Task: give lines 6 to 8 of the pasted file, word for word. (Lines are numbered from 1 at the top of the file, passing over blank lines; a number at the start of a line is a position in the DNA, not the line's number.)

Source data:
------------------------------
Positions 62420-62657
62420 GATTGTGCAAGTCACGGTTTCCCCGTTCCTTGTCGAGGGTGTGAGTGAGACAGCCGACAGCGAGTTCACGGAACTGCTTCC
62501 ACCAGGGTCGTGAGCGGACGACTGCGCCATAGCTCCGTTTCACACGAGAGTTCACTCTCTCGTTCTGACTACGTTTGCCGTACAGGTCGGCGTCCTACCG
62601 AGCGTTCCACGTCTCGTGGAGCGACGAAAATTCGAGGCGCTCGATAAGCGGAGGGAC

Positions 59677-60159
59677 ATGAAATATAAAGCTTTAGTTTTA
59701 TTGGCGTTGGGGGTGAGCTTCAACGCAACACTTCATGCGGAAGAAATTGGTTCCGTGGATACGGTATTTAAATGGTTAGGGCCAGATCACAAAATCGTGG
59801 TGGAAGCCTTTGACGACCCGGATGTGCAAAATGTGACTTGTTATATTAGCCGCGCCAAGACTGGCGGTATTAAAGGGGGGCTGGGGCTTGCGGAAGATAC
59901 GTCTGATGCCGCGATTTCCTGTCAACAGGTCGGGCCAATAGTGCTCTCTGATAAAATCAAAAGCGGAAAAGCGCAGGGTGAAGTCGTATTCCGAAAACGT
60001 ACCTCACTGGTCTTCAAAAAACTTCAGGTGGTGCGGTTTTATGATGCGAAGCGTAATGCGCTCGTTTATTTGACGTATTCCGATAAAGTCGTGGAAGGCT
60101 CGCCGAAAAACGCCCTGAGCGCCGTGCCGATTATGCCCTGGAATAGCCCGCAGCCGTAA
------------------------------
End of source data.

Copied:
59677 ATGAAATATAAAGCTTTAGTTTTA
59701 TTGGCGTTGGGGGTGAGCTTCAACGCAACACTTCATGCGGAAGAAATTGGTTCCGTGGATACGGTATTTAAATGGTTAGGGCCAGATCACAAAATCGTGG
59801 TGGAAGCCTTTGACGACCCGGATGTGCAAAATGTGACTTGTTATATTAGCCGCGCCAAGACTGGCGGTATTAAAGGGGGGCTGGGGCTTGCGGAAGATAC